I was just thinking…

Published on Feb 22nd, 2018 by wpd-office | 0

For about two years now, a person has been coming to our church who will remain unnamed. However, this person is an alcoholic, and knows it.  Very often, this person will remark that other people seem able to stop their drinking, but he cannot seem to do so.  Yet, when questioned, this person will always blame someone else.  The drinking is the fault of people who buy beer for the person.  The drinking is the fault of the person’s family who does not come to aid the person.  The drinking is the fault of the woman with whom this person lives–she is always laying blame and pointing out fault.  The drinking is the fault of other people who do not pay this person, do not respect this person, do not give this person jobs to do, or do not speak to this person.  Always, always, the blame lies somewhere besides the inner being of this person who cannot make a decision as to how that person’s own life will be lived.

As I contemplated the outlook for this person, I began to notice how many times all of us would like to blame someone else for any and all problems we have.

“It is his fault–he bad mouthed me.”
“It is her fault–she is telling lies about me.”
“It is their fault–they do not understand me.”
“It is my family’s fault–they never loved me or they abused me or they called me names or they kicked me out of the house.”
“It is my school’s fault–they never helped me with the work I should have been doing.”
“It is my pastor’s fault–he or she preached nonsense to me and fouled up my whole life.”
“It is her fault for being a victim of rape–she should not have worn such suggestive clothing.”
“It is his fault he was stabbed–he should not have been running around with such a dangerous crowd.”
“It is your fault that you did not get the right information and now everything is messed up.”
“It is your fault that  . . .”

And you can fill in all sorts of other words. Blame is so very, very easy to assign, and I ask you how often it really works to change anything–our behaviors, our outlook, our very being.  Always the words begin with the word “fault.”  With the word “fault” comes a pointed finger.  Sometimes blame is even mistaken for accountability.  Therefore, I ask you, “How many times did Jesus point at someone with blame?”  Yes, I know he drove the moneychangers from the temple, but what he said to them was simply to stop doing what they were doing because they were desecrating the temple.  The decision to stop was not because he blamed them but because they were persuaded in their own hearts that what they had been doing was wrong. So much of our discourse in this culture today is one of blaming, and my heart hurts for the blame that is laid at the feet of other people.  I am aware that, often, blame is used to keep from acknowledging that we, too, have a part in the problem, and that we, too, do not want to do the work that is called for to change our own lives.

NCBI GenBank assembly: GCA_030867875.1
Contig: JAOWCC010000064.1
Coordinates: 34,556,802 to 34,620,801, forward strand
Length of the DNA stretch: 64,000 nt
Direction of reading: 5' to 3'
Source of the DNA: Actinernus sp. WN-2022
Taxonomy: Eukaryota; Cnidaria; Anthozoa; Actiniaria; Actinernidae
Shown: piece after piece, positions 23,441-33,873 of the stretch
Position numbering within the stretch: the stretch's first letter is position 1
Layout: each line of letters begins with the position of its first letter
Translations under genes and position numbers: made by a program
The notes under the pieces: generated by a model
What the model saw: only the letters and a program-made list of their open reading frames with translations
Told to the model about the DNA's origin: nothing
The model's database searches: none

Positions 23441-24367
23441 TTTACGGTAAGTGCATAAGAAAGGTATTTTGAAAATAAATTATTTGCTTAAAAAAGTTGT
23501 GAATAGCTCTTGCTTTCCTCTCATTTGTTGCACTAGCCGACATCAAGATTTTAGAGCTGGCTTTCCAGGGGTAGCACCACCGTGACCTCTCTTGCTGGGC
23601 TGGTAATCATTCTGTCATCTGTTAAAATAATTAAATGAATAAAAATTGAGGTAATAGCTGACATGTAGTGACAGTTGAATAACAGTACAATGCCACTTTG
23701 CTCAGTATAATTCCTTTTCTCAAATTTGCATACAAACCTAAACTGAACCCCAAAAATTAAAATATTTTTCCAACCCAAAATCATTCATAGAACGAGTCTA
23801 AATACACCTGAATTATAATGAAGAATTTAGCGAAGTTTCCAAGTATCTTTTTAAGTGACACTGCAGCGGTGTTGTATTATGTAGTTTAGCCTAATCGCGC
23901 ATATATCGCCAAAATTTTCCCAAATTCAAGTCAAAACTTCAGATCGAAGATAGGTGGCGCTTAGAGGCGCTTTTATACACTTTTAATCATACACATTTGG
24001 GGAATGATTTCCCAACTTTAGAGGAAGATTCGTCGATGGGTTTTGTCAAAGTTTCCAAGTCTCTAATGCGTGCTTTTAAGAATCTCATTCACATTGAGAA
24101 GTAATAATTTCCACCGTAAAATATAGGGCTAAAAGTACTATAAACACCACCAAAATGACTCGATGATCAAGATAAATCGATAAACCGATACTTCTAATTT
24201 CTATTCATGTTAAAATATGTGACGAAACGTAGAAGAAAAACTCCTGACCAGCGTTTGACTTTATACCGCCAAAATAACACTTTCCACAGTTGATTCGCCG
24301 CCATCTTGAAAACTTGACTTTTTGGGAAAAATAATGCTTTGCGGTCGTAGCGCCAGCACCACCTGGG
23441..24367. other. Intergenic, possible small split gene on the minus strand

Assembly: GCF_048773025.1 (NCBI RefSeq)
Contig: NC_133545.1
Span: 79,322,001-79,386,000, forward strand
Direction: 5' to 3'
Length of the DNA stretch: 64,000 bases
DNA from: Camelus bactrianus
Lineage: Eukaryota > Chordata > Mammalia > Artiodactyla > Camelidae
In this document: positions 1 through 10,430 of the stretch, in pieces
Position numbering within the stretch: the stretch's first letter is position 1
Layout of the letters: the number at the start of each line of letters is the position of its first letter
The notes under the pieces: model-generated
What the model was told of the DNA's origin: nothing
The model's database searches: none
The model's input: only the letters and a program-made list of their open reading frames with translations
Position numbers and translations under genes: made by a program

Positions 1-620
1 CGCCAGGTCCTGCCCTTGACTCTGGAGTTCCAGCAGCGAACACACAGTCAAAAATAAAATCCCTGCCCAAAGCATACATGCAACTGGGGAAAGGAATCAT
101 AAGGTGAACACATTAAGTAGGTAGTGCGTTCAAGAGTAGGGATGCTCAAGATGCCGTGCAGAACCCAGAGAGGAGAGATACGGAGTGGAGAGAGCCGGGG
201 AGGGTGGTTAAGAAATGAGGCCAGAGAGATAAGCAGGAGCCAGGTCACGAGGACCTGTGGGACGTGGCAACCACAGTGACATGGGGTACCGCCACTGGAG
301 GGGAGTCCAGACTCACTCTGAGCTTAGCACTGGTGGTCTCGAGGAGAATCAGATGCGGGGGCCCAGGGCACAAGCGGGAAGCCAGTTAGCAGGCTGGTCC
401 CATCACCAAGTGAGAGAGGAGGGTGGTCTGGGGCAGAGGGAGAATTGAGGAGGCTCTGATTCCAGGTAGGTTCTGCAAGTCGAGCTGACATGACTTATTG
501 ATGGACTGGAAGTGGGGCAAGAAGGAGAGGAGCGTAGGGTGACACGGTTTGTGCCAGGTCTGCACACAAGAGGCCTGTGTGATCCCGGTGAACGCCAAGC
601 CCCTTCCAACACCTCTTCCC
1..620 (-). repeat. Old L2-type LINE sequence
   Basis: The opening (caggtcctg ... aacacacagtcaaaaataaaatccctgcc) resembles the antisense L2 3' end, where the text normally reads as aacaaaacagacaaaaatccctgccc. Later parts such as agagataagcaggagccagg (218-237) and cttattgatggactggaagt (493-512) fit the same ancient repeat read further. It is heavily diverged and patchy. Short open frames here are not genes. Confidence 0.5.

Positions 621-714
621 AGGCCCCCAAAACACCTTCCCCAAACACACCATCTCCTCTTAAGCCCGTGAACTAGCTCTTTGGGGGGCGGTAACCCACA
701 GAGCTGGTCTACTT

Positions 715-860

I would encourage us to look deeply within ourselves to see what problems could be solved as we change our own lives.  I would encourage us, rather than blaming, to sit with persons and explore the problems of their lives.  I would encourage us to find a gentler, kinder way to speak to the people around us about things that could be changed, could be different, and could be solved.  For you see, blaming virtually never works.  However, by careful listening and help, we can change the world, one little bit at a time!  Maybe it does not always work, but it is far, far better than the alternative!


Grace and peace,

Sonja Griffith
District Executive Minister

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